Data from those operations are hosted on the company’s Smart Home cloud platform.
Orvibo sells their products all over the world, and they have a footprint in the US market. So if you use their products, be advised that the company has been informed of an exposed, unprotected Elasticsearch cluster containing more than two billion customer records. Worse, at the time this piece was written, the company had not taken steps to protect the exposed database, which is still growing as new data is added to it.
Among the customer data exposed were things like:
- Email Addresses
- IP Addresses
- Username and User ID
- Family name and Family ID
- Device name and Device that accessed the account
- Account reset codes
- Precise user geolocation
- Recorded conversations captured via Smart Camera
- Scheduling information
In other words, this is as complete and comprehensive as it gets. Basically, every bit of information Orvibo has on you and your family is open on the web where anyone can see it. In addition, if a hacker were to gain access to your account, he could change the email address and password. If that happened, you’d’ literally never be able to regain control of your own account. That would give the hackers unfettered access to everything you had connected to the service, including video camera feeds, until you disconnected yourself from it.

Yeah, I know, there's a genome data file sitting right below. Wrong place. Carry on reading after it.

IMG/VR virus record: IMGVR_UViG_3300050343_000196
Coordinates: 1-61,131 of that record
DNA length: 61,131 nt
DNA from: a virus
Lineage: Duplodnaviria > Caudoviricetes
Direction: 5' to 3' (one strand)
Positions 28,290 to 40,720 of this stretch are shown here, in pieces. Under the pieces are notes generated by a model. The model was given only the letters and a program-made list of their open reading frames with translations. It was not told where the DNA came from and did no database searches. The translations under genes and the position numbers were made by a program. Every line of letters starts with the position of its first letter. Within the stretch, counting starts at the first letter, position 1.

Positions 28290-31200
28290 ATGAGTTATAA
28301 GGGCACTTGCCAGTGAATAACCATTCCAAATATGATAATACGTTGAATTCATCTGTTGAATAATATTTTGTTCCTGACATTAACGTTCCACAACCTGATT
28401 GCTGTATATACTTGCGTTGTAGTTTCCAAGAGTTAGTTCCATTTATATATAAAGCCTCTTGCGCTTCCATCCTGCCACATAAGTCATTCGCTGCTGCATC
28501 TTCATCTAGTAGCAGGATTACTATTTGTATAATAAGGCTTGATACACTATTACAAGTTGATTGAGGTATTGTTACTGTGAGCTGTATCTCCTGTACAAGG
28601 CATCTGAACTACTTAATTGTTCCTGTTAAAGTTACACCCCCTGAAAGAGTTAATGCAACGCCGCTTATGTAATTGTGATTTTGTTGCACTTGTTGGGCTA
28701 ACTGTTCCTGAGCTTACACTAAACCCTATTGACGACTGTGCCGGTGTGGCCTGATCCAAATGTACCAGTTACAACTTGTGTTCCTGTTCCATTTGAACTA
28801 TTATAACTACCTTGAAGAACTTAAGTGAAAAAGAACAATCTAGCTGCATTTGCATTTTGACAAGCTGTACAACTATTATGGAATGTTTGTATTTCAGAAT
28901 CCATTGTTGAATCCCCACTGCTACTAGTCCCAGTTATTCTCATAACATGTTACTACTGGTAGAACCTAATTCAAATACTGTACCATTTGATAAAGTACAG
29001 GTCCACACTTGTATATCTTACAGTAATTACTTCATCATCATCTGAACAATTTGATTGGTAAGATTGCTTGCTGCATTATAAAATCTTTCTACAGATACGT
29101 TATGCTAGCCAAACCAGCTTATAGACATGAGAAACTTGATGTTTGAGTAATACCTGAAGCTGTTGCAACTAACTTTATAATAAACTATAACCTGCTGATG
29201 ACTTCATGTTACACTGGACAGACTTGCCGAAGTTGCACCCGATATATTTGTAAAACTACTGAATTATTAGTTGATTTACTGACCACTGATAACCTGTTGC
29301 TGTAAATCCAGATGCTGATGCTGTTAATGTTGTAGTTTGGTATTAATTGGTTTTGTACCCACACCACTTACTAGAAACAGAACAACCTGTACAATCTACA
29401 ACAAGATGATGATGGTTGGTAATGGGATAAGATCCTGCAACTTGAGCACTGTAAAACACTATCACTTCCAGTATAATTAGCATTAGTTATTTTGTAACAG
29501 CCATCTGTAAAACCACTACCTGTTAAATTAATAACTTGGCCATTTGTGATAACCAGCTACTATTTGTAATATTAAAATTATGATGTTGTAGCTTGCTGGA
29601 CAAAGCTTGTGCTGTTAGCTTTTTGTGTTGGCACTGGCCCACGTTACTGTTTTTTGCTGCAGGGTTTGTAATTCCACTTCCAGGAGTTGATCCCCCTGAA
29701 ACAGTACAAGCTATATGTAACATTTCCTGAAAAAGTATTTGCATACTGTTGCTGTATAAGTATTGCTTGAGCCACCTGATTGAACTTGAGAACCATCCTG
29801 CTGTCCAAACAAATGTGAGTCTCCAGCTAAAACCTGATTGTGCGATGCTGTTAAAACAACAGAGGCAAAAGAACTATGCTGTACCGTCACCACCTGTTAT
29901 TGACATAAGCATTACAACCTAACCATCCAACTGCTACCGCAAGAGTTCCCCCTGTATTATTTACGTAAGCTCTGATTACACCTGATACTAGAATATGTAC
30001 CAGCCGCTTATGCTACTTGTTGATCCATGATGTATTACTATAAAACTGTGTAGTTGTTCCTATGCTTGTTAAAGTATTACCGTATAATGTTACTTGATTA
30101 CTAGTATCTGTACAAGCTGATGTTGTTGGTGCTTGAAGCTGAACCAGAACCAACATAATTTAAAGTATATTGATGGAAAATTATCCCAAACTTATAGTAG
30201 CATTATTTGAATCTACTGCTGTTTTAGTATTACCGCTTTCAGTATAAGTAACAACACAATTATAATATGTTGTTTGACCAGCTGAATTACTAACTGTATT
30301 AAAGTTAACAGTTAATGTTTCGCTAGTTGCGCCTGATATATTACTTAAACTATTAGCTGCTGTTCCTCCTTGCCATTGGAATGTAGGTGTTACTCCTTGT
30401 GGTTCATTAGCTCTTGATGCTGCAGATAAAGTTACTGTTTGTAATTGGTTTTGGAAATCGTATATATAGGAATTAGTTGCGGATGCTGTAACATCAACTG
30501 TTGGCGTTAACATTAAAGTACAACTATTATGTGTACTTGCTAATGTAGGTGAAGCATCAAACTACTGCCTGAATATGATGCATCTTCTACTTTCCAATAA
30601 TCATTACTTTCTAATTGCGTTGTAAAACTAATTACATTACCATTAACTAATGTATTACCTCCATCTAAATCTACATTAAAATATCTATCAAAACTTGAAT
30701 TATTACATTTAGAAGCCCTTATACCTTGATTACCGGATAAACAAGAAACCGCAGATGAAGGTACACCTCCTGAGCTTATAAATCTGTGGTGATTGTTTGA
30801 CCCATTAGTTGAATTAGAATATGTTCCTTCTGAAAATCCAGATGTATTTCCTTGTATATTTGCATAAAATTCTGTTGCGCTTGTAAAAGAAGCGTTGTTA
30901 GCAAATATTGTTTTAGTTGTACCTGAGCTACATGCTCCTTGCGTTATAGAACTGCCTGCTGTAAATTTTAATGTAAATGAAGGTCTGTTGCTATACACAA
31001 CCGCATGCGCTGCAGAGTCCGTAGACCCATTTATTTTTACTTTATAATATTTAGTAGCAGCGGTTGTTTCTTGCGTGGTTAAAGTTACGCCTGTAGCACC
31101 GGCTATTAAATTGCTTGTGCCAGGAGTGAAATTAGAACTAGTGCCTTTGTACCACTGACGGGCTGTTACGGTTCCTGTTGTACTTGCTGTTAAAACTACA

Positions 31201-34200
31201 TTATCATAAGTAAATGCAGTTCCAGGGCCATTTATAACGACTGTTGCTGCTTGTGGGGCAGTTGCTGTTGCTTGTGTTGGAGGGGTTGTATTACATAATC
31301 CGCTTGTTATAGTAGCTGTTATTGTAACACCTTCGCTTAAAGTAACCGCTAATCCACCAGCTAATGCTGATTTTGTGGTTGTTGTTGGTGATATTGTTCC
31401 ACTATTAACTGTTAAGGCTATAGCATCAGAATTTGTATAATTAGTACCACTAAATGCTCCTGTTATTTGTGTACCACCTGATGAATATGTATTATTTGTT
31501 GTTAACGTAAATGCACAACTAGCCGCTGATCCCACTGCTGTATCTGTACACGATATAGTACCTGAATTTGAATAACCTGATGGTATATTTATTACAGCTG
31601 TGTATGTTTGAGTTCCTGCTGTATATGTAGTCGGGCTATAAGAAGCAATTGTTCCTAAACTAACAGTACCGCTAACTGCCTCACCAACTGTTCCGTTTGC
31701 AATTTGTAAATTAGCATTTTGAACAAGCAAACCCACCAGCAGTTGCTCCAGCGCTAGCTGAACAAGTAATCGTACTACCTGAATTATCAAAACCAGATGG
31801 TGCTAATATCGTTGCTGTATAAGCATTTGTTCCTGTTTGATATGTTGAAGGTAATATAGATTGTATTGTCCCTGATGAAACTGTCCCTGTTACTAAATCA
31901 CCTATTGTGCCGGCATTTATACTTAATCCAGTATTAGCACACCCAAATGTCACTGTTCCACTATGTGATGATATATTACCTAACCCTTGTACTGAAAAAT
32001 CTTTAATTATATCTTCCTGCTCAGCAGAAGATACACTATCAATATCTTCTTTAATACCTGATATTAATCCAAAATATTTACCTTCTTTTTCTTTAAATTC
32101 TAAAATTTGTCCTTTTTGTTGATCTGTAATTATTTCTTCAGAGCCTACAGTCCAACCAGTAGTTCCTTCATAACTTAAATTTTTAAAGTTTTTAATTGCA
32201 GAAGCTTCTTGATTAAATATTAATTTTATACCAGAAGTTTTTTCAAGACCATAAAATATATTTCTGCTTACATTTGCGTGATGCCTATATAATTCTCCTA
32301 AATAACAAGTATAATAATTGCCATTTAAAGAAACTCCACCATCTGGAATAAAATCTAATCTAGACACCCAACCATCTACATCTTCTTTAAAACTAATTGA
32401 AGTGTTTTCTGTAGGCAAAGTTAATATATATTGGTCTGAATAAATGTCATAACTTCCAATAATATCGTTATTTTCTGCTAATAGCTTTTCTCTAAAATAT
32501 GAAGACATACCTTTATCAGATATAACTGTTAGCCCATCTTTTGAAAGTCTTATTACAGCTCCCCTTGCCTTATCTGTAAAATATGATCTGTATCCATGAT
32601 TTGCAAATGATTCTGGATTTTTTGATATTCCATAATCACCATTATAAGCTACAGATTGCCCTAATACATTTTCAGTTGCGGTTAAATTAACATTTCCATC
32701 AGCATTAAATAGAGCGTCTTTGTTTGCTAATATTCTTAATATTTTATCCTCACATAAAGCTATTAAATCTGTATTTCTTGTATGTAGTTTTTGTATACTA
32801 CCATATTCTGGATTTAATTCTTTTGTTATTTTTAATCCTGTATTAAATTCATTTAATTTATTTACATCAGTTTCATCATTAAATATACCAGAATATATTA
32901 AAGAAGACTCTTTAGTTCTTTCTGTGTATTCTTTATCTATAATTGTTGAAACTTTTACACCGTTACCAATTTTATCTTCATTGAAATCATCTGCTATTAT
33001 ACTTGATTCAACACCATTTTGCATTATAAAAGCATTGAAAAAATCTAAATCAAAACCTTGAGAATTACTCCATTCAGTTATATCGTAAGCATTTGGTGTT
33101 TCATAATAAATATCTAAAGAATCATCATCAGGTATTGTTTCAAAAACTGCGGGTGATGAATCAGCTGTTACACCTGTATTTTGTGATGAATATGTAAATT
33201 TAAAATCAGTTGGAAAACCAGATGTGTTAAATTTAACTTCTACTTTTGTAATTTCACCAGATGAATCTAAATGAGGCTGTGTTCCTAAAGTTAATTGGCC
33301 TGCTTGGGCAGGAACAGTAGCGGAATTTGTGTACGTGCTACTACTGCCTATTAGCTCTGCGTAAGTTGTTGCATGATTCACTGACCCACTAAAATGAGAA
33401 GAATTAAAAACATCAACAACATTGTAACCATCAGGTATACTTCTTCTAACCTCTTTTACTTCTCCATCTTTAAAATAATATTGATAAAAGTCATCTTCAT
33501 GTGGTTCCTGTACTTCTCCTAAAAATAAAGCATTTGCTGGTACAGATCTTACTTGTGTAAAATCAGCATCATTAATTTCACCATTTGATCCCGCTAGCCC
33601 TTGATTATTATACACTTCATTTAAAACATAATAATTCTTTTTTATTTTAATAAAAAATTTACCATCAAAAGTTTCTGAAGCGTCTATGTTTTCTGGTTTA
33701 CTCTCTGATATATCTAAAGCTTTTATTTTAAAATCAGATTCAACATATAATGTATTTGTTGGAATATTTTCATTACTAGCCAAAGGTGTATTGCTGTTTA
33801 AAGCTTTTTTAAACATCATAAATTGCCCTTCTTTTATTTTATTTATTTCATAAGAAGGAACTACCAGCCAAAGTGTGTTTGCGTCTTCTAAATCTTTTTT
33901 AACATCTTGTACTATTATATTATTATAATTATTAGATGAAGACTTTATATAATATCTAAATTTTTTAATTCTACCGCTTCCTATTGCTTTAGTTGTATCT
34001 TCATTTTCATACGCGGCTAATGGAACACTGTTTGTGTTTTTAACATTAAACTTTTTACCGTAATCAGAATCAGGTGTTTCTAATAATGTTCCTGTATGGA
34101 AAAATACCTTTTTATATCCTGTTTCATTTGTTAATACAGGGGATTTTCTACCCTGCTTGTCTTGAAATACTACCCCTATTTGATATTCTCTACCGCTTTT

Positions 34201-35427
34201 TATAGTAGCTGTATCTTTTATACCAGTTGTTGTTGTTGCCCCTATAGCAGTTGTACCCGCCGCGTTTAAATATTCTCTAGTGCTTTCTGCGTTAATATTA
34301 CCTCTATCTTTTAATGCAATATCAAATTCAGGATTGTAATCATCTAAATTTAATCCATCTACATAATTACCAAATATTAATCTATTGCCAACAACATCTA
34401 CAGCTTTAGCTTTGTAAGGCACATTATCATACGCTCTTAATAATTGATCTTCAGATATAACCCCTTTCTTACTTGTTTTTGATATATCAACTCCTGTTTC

If you use Orvibo equipment, you should change your password immediately and hope that when you do, the change isn’t updated in the still-open database. If you can afford to, change your password and then simply disconnect from the service until the company resolves the issue.